As frustrating as minor car emergencies may be, they happen to everyone at some point or another. Whether it’s coming back to your car to find a flat tire or discovering your key can’t seem to get your engine started, here are some tips and tricks to help you deal with whatever unexpected problems may arise.
Flat Tire or a Nail/Shard of Glass Embedded in Your Tire
Unfortunately, there’s not much you can do upon the discovery of a nail or piece of glass in your tire to prevent damage, but there are some things you can do to keep the situation from escalati
In case of a nail:
The good news is, if the tire’s not gone flat you can still drive on it (but only long enough to get to a mechanic or auto body shop!) Whatever you do, do not try to take out the nail out. Just like they advise you with impalement wounds in your body, taking the nail that’s pierced your tire out will leave a hole and allow the air to escape much faster (leaving you with a completely flat tire very quickly).
By keeping the nail in the tire, you’re letting it act as a plug which keeps the air inside. Obviously, you can’t keep driving on that tire for very long but you should have enough time to get to someone who can either patch the hole for you or put on a new tire.
In case of glass:
If you’ve got a shard of glass embedded in your tire, you can likely still drive on it but you should go get it checked out as soon as you can. Unlike a nail (which, once embedded, is unlikely to move around and will not actually impede the movement of your tire), a shard of glass is sharp and jagged and can actually cause more damage if you try to drive on it (which may cause it to cut further into the rubber, making the hole even larger).
Luckily, it’s much harder for shards of broken safety glass (like the type of glass windshields are made of/the shards often left behind after an accident) to puncture the rubber of your tire than it is for a nail (meaning it’d have to be a pretty serious and sharp piece of glass to cause instantaneous damage – typically the thick sharp pieces that come from a broken bottle).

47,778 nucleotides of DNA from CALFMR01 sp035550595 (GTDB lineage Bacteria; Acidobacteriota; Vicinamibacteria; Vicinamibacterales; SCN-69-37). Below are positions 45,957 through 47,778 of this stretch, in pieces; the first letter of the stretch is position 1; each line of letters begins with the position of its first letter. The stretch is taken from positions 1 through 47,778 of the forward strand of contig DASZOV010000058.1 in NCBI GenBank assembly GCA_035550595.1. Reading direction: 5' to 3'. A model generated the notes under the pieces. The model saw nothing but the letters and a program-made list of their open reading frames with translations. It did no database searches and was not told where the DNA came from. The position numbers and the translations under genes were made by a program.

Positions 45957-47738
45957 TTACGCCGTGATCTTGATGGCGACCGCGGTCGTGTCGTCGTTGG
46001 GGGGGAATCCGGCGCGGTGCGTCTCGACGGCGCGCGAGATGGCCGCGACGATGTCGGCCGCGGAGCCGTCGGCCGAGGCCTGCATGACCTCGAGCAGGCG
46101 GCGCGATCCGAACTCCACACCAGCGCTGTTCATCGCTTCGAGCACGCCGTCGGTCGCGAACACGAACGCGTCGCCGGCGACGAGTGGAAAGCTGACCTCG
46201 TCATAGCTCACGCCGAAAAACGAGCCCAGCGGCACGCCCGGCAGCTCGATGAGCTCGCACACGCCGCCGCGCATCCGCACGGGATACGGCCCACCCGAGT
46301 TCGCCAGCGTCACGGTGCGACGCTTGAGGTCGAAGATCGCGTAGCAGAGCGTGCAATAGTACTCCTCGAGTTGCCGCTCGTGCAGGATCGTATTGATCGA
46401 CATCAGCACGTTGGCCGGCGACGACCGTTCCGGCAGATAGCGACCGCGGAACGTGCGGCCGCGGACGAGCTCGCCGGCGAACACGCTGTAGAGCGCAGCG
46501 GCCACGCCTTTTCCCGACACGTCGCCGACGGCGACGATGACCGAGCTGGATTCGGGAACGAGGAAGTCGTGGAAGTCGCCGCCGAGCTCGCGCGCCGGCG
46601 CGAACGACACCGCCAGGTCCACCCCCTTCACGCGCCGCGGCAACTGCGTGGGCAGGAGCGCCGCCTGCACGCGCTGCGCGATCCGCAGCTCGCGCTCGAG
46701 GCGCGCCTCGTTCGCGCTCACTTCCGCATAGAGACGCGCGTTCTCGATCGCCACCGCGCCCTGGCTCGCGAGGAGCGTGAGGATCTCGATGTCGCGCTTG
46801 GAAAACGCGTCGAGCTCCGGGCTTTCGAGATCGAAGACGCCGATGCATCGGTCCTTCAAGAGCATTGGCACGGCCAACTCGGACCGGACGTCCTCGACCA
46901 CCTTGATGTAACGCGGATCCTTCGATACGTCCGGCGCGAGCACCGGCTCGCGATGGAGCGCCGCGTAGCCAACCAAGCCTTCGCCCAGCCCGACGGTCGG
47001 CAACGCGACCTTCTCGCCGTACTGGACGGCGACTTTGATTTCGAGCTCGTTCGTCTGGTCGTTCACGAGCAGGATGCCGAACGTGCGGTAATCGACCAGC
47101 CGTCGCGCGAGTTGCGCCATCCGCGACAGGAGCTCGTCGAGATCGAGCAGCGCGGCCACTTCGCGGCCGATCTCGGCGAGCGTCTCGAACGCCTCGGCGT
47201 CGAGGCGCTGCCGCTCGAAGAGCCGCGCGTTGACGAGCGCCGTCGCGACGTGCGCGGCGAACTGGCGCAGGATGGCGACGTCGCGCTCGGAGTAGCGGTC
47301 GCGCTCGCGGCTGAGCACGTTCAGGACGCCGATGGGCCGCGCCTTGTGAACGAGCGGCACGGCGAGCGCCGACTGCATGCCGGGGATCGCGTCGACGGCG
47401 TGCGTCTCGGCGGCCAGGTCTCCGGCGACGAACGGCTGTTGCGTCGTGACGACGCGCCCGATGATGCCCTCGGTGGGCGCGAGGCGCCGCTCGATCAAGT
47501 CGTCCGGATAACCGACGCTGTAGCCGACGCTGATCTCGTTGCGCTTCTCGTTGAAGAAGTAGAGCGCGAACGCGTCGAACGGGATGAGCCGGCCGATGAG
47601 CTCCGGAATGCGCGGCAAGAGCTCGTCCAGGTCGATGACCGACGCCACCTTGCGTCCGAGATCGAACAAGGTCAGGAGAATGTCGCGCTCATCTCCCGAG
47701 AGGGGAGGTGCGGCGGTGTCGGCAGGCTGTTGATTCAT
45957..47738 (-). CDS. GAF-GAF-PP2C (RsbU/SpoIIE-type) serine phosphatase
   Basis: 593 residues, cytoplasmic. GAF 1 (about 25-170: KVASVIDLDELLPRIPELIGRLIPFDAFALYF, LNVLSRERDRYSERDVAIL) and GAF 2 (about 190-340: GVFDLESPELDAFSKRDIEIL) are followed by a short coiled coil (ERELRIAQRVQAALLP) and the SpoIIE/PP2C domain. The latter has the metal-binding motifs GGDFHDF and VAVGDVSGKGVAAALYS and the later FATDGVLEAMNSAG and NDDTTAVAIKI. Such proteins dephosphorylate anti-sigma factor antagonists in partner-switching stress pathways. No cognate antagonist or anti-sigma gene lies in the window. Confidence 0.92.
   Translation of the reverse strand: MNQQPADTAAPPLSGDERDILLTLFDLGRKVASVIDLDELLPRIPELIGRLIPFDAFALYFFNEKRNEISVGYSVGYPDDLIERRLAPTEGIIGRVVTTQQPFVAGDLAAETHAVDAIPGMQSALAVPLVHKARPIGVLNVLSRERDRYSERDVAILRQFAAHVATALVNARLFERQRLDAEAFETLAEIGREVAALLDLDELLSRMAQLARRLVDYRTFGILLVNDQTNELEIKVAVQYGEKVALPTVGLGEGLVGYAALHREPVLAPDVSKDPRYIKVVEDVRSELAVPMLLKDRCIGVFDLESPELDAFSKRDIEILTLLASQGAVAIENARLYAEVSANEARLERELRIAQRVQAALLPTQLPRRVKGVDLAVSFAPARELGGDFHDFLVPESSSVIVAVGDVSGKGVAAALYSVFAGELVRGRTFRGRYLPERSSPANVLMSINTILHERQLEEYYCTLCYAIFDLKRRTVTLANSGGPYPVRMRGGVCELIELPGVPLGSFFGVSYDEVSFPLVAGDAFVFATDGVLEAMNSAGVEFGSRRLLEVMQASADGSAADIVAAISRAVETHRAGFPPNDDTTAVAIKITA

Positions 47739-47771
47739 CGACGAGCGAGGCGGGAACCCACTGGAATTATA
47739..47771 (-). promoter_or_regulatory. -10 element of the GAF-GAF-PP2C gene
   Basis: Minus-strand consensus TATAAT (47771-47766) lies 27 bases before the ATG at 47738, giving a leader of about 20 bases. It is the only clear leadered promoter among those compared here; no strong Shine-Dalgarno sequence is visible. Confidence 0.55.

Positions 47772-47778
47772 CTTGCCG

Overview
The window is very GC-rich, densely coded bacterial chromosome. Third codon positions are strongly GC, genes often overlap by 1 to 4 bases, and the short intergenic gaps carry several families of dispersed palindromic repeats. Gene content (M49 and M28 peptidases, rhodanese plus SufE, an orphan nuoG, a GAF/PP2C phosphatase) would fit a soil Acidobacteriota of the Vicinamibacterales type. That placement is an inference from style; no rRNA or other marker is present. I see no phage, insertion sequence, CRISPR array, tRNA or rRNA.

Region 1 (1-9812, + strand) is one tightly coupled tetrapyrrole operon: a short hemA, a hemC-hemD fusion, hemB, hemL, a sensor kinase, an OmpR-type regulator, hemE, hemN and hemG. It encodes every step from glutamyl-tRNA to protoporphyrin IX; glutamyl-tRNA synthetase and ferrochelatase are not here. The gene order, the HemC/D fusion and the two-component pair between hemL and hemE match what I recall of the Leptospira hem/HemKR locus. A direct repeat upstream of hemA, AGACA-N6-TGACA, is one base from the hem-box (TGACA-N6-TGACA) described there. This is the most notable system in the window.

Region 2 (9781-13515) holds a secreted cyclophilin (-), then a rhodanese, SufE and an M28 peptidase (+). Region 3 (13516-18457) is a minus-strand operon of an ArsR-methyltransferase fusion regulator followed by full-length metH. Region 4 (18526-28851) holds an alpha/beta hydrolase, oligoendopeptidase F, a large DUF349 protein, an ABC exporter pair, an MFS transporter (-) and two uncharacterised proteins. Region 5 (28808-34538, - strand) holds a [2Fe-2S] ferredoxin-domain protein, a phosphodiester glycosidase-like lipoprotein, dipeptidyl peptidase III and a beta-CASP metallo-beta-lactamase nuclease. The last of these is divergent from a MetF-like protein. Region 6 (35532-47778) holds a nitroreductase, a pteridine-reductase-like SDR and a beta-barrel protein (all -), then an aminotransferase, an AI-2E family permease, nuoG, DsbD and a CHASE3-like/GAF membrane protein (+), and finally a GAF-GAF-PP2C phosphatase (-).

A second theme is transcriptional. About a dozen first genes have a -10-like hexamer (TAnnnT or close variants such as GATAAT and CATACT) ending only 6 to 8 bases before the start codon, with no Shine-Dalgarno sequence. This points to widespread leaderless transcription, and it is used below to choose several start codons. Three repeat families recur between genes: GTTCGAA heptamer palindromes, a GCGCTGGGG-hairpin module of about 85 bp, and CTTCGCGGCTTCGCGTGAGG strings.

That being said, fragments of broken glass bottles can become embedded in your tire and slowly cut through the various layers. So while it’s not ideal, driving with a piece of broken glass in your tire is rarely enough to cause your tire to blowout. Make sure to bear in mind that the risk is even higher if your tires are wet/if you’re driving in rainy conditions because wet rubber is more susceptible to damage and tearing than dry.
Engine Won’t Start
If your engine won’t start, there are some quick fixes you can try before giving in and calling CAA or a tow truck.
Sometimes it’s as simple as turning the wheel a bit before trying to start your engine again. Occasionally the steering lock can get triggered by accident, and while it’s great for preventing thieves from hot wiring your car, if engaged at the wrong moment, it can also prevent you from starting your car.
If the starter goes click when you turn the key but the engine doesn’t actually start, you can try ‘cycling’ the key. This means you turn the key to the start position 10 times in a row repeatedly, then wait five minutes, then try to start the engine again. You can also try tapping on the battery terminals or smacking the starter. Click here for more information and pictures on how to do that.
For a full list of potential problems (often having to do with a dead battery or corroded wires), check some of the sources we’ve listed below!